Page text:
Availability of parts, generic specs, etc:


Specifying the right hardware is often left to guesswork, but there’s real engineering to do if you want to get serious. Prof. Culpepper goes through that here.

I tend to buy 18-8 stainless hardware, but many hardcore mech-e’s prefer black oxide (which has higher hardness and stiffness, but can corrode eventually) or zinc-coated steel, which will corrode much slower but is more expensive than 18-8 or BO. I choose 18-8 because in most cases I am fastening 3D Printed (FDM / Plastic) components, or aluminum, both of which it is well suited for.

Galvanic Corrision is a phenomenon where bad fastener-to-fastened metal mixtures can accelerate corrosion, and need to be paid attention to when fastening i.e. cast iron with stainless hardware. For more, you can read the wiki on the topic or reference this chart:

from Monarch Metal

Hardware Naming

We use shorthands for different types of hardware. While you might find these in the wild with i.e. phillips heads, those are a sin and you should only ever pick hex-head hardware, or torx (which provides better… torque).

SHCS refers to Socket Head Cap Screws, which are normally the first pick. Length is measured from the bottom of the head to the tip.

SHCS should be accompanied by a washer, as a rule, unless you are throwing caution to the wind. This is especially true when you are fastening into a slot.


FHCS refers to Flat Head Cap Screws, which are appropriate when a flush surface is desired, or hardware position is critical: the tapered insert asserts a particular position for the screw. I.E. do not use where adjustment is desired. Length is measured from the top of the head to the tip.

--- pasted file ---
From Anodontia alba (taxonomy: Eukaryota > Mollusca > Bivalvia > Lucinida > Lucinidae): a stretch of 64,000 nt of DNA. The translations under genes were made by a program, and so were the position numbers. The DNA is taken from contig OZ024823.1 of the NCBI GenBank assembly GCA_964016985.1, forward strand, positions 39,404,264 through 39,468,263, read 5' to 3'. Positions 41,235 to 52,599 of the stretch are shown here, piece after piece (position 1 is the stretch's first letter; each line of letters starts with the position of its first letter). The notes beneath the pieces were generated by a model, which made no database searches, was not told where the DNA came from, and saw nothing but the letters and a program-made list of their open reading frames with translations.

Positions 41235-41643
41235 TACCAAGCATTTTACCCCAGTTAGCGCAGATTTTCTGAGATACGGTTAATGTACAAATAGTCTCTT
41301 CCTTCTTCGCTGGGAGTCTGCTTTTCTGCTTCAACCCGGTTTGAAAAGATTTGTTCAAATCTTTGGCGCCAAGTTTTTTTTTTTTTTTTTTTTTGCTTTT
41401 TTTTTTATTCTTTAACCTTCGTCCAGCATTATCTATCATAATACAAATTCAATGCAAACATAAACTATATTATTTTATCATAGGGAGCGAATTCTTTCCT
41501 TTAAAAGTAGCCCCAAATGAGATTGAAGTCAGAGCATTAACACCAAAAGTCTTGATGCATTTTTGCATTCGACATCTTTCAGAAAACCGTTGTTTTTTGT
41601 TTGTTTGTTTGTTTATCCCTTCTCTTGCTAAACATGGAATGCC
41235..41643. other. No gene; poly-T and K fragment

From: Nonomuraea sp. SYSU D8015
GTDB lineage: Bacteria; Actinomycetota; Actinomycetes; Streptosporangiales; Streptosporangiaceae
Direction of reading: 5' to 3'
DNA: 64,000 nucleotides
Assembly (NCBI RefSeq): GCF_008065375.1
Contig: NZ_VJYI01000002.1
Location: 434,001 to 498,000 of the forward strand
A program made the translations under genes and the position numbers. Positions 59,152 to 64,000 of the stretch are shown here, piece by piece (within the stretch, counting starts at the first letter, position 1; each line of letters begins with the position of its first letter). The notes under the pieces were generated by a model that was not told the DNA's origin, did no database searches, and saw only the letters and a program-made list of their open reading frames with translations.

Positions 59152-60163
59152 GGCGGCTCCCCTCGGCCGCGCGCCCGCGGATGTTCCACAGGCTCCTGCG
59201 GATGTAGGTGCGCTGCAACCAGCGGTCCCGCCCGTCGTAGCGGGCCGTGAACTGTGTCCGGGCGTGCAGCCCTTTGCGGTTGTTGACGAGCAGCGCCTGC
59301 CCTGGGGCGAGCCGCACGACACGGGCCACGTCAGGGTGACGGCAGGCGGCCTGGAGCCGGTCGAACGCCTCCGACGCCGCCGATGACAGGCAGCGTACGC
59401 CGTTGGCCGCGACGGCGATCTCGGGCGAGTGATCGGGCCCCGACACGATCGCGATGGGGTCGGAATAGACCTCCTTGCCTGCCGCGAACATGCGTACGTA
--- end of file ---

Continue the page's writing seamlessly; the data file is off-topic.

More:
BHCS refers to Button Head Cap Screws, which are a nice lower-profile alternative to SHCS, but with reduced drive size, so are easier to strip heads out of. Length is measured from the bottom of the head to the tip.


Low-Profile SHCS LPSHCS exist, and some engineers keep kits of these instead of standard SHCS, but IMHO if your designs are so sensitive that you are having to use LPSHCS where a button head would do, you are either sending your payloads into space (in which case, congratulations) or you have put yourself into a pinch that some flexible design decisions could have avoided. For reproducible designs, this feels like the spiritual equivalent of a security-torx bit.


Bearings make the world go ‘round and we have developed “trade names” for commonly available sizes. You can think of these as a kind of modularity across industry: I know what a 624 bearing is, and so does my counterpart in Texas, Germany or Japan, and we all have access to them thanks to standards-bearing organizations. That said, of course they are not all created equal and are separated by ABEC ratings (where the higher number == more better) and also by types of shield: -ZZ means the bearing has two steel shields, -2RS means it has two rubber seals (for more friction but better grease retention). Open bearings (no code) are reasonable to use under light loads, but should properly only be included in assemblies where lubrication is found in the environment (i.e. in a crank-case, which is internally filled with oil).

Bearing Loads

Keep in mind that bearings bear load in multiple DOF:

from SilverThin

The ability of a bearing to bear load is related again to hertz stress between the rollers and the races.

Bearing Nomenclature


  • inner / outer rings also called ‘races’

Roller Bearings


  • most common
  • high speed
  • better for radial load (no wobble)
  • should be preloaded for quality axial load
trade # id od t dynamic (kN) static (kN) p (1, vxb) note
625 5 16 5 1.7 0.67 2.4 Clank Bearings
605 5 14 5 1.3 0.51 5.1  
624 4 13 5 1.3 0.5 3.95 (pick)